Tips for Involving Parents of Preschoolers in Sunday School
Preschool Sunday School teachers understand that they are laying a valuable foundation of faith in young lives. But, truthfully, many preschoolers lose interest in church as they grow into youth and young adulthood. They begin to fall into the pattern of non-attendance that is set by the most important people in their lives: their parents.
So, what can you do to involve parents of preschoolers in church and Sunday School activities?
To adults on the "outside," the church sometimes seems like a club, with rules and regulations that nobody else knows or understands. Some parents, before they can think of attending a church event, must know they will be accepted. Having even one friend at church (that's you!) can help relieve the anxiety parents may feel.
Here are a few suggestions for getting the parents of preschoolers more involved in Sunday School and church.
Establish personal relationships through home visits
Frankly, a home visit will amaze most parents. Some will be gracious and invite you in; others will be suspicious. For a first visit, consider chatting briefly at the front door. Tell the parents how happy you are their child has visited your Sunday School. Describe an activity the child enjoyed.
Communicate that you are looking forward to seeing the child again. Mention an activity you will provide on Sunday. Take your cues from the parents. Do they seem interested in your church? Give them information about Adult Sunday School classes and the worship service(s). If the parents seem defensive or uninterested, wait until another time; you don't want them to think their child is only welcome at church if they also come. If no one is at home, leave the magazine and write a message, identifying yourself and your church.
Follow up on contacts with parents
When the child has visited several times, make another effort to let the parents know how important their child is to you.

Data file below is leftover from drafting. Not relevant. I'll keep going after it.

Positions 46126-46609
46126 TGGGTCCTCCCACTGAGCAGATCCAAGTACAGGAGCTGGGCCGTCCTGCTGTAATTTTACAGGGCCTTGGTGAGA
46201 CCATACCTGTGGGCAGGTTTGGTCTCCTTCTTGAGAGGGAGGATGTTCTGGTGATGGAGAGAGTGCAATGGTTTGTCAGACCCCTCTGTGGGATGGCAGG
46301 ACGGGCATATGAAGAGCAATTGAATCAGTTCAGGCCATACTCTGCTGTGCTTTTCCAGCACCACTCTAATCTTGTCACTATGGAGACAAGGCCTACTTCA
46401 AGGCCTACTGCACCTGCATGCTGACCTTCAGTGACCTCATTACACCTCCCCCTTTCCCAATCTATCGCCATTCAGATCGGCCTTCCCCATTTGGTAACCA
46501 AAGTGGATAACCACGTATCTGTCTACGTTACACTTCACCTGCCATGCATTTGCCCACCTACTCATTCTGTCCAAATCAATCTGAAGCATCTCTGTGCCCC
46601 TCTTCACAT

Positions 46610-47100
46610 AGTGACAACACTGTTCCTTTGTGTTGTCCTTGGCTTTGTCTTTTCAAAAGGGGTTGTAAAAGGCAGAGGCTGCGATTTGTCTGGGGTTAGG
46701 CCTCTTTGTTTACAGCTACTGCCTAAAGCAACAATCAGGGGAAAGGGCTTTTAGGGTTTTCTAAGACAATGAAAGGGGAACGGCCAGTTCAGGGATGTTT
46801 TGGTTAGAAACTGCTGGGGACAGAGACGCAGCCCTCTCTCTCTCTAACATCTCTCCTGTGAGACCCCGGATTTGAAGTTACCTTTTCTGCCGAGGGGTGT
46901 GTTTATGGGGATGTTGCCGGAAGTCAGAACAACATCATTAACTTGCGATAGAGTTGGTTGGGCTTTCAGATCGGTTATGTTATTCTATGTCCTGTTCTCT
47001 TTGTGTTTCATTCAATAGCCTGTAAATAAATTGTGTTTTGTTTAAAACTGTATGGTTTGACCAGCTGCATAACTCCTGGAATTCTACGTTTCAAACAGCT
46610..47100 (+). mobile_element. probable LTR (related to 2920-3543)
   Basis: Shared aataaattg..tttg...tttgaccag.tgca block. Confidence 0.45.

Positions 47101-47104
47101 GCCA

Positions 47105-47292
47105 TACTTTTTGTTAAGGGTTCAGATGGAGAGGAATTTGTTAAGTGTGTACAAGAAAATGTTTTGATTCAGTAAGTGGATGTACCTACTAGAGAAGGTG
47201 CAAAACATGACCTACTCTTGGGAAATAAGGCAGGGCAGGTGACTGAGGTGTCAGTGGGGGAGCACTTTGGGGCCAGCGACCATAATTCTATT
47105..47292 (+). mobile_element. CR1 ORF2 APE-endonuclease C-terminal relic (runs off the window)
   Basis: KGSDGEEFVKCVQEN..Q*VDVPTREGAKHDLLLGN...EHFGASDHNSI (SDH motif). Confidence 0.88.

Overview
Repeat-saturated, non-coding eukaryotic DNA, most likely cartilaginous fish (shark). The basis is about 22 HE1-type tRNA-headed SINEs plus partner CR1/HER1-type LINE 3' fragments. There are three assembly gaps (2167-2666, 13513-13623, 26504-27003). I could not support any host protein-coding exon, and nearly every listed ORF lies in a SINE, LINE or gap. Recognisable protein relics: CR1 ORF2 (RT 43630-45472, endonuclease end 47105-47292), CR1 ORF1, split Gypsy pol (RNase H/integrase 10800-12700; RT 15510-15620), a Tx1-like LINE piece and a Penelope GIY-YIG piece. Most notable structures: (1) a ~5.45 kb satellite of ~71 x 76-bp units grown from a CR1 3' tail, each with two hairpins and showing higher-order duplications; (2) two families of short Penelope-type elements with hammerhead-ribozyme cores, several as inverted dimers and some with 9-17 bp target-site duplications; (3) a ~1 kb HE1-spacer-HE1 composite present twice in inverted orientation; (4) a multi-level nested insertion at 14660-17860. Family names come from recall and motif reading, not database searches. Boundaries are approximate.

Phone parents and chat briefly. Mention again your delight in their child and thank them for letting him attend.
Send a card. If you take photographs of children in your Sunday School department, send a photograph through the mail like a postcard. Your message might say, "We enjoy Jackson so much at church. We thought you might like to see what we do here."
Follow up on contacts with children
Make children feel special, which lets their parents know you care about their child. Most young children do not get many phone calls.
Telephone the child during the week to ask about her day and let her know you are thinking about her. Most preschoolers do not get much mail, either.
A note on a colorful postcard can be a precious reminder of your affection. Describe an activity you are planning for Sunday, to help the child anticipate the wonderful time he will have at church - and let parents know he is expected.
Work with adult Sunday School departments
Enlist parents of other children in your department. Does the child play frequently with a particular child of Sunday School members? Work with that family to arrange a play date. Meet at a neutral place. You might ask both parents to bring their children and meet at the zoo for a picnic (or at a playground or children's museum, or other child-friendly space). The first meeting, you might offer to pay entrance fees.
Does the child attend a school or child-care facility with other church children? Make church parents aware of this family. They could sit with them at parent meetings or make a point to greet them and chat a moment as they are taking or picking up their children each day. Help parents who do attend meet other adults.
Take advantage of church-sponsored family events
Does your church have a Parents Shopping Night with child care provided so parents can do holiday shopping? Some churches have events where children can come and make gifts for family members. Offer to pick up the child and take her to and from church.
Does your church sponsor a churchwide holiday event? Invite the family and offer to meet at a particular place in the building. Better yet, bring them with you.
Some parents are more willing to attend low-stress events at church. Consider planning a springtime picnic at a park near the church. Or, bring the child to VBS and encourage the parents to attend Family Night. Before an event, try to find adults with similar interests to the family you are inviting. Arrange for them to meet.
Work with the teachers of siblings
Be sincere. People who avoid church usually do so for a reason. They may have had a negative experience. They will be sensitive to hypocrisy. Avoid "feast-or-famine" outreach. Coordinate contacts, so parents are not overwhelmed one week and ignored for three.
Suggest an event for preschoolers and children that includes all siblings in the family. A family skate night, a spring kite-flying party, a summertime pool party, or a movie party are possibilities.
Examine your motives
Never communicate that you are interested in the family because you want them to become church members. Let them know you like them and want to be friends with them, unconditionally.
Pray regularly for the family and for guidance to meet their needs.